Death must be a part of this show, even more than any of the other Whedonverse shows. If you are willing to work in this world, and if you are willing to put yourself on the line, then we must see that death can happen, and that's just part of it. For that to work, though, there can't be a cheat code that will always save every cast member. If you're not willing to destroy the status quo, then none of it matters.

Having said that, tonight's episode of "Marvel's Agents Of S.H.I.E.L.D." is the first time I've felt any emotional connection to the show, and it seems like it establishes some key things about these characters in a more direct way than we've seen so far.

For example, I was getting tired of the "Fitz carrying a torch for Skye" thing after just a few weeks of it. It feels like very familiar ground, and I don't just want to see earlier Whedon characters renamed and plugged into this show. Xander's crush on Buffy was fine for a while, but that show learned quickly that he couldn't just pine away for her forever. It's a dead end for a character.

This week pushes the Fitz/Simmons relationship to the foreground, and in doing so, it may have clarified who or what these characters are to each other. I've noticed that they seem to be the most irritating team members to people who are, in fact, irritated by the show. It seems like each week, the same complaint is leveled against them, that they're twice the cast fro half the return, that they both do the same thing, that there's no reason to have two of them. I think it's as simple as "no one person can know everything," and the two of them are shown to have different interests. They are both incredibly smart and inventive, but in different ways, and that combination of the two of them is what makes them a major asset to the team.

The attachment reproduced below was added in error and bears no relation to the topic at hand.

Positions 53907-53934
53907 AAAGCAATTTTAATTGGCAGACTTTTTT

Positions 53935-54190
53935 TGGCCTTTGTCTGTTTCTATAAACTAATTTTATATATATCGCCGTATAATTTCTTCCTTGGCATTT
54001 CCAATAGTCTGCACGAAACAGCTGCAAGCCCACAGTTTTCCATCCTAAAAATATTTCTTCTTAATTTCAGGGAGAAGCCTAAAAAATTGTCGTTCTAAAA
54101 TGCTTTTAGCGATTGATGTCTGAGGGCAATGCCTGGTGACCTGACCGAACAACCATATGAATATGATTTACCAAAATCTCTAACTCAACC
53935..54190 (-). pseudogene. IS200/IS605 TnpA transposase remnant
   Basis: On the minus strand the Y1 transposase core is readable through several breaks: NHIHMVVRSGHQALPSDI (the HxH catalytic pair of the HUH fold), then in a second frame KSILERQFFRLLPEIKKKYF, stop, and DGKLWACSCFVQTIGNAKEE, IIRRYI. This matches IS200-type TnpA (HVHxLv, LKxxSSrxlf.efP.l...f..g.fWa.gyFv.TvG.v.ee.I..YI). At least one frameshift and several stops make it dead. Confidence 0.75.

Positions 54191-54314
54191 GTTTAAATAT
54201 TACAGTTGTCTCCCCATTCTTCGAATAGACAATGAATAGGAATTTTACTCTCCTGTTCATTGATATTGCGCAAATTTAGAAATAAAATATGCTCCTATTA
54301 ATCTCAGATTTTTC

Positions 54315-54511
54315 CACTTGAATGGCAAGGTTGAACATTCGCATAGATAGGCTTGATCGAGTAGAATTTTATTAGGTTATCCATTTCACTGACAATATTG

I was surprised how simple this week was. It looks at first like it's going to be a tie-in to "Thor: The Dark World," and that film's got some very strange and lovely images involving portals to other worlds and broken gravitational fields. This is not what it appears to be at first, though, and I like that this ties directly back into "The Avengers," a reminder that there is fallout from an incident like what happened in New York that would continue for years after the actual event.

Coulson's on a very personal mission this week. He's becoming more and more curious about his own nature, and he orders a full physical work-up to test his own identity. Everyone who keeps dismissively asserting that he is a Life-Model Decoy might want to pump the brakes a bit. He seems to fully, routinely human, and yet he knows that there's something about who he is that has changed in some fundamental way since being killed.

For me, the only real value to doing a show like this that runs supplemental to the ongoing film franchises is if we see continuity that matters. I want to see cause and effect. I want to see that there is some sense that whatever happens, whether it's in the show or in a film, it matters, and there are long-term effects that will play out. This week, we see that Skye is still paying for breaking everyone's trust last week, and that's as it should be. I don't want to see things snap back into the status quo right away.

I don't blame the firemen for taking an artifact from the New York incident. If you were there at ground zero the first time human beings made contact with aliens, you'd probably keep something, too, and there's a good chance you'd get sick from whatever weird-ass microbes were all over whatever you picked up, too. It's just stupid luck that poisons these particular guys, and I like that not every week of this show is going to be about someone who gets powers and becomes a bad guy. This is still a threat worth calling in S.H.I.E.L.D., but it's not a villain, per se.

Interesting structure this week. I got lulled by it. Halfway into the episode, it felt like they were done, like they'd told a whole story. I particularly liked Coulson's scene telling the fireman about what comes after death. What's really nice is how the whole second half of the episode takes the set-up and makes it very personal to the S.H.I.E.L.D. team.

When Fitz realizes that he might lose Simmons, it's the first emotional moment that it feels like the show has fully earned. In general, the entire second half of the episode is some of the best work they've done so far, and a strong representation of what the show can be.

Coulson seems motivated to find answers in a new way now, no longer willing to accept whatever the story is that he's been told. "I don't feel fine. I feel different." I'm sure May's monologue to him helps a bit, but Coulson's no dummy. He knows that he should have never survived what Loki did to him, and he's asking questions. It's just a matter of time before he gets the answers he's looking for, and I'm curious what he'll do once he does.

"Marvel's Agents Of S.H.I.E.L.D." airs every Tuesday night on ABC at 8:00 PM EST/PST.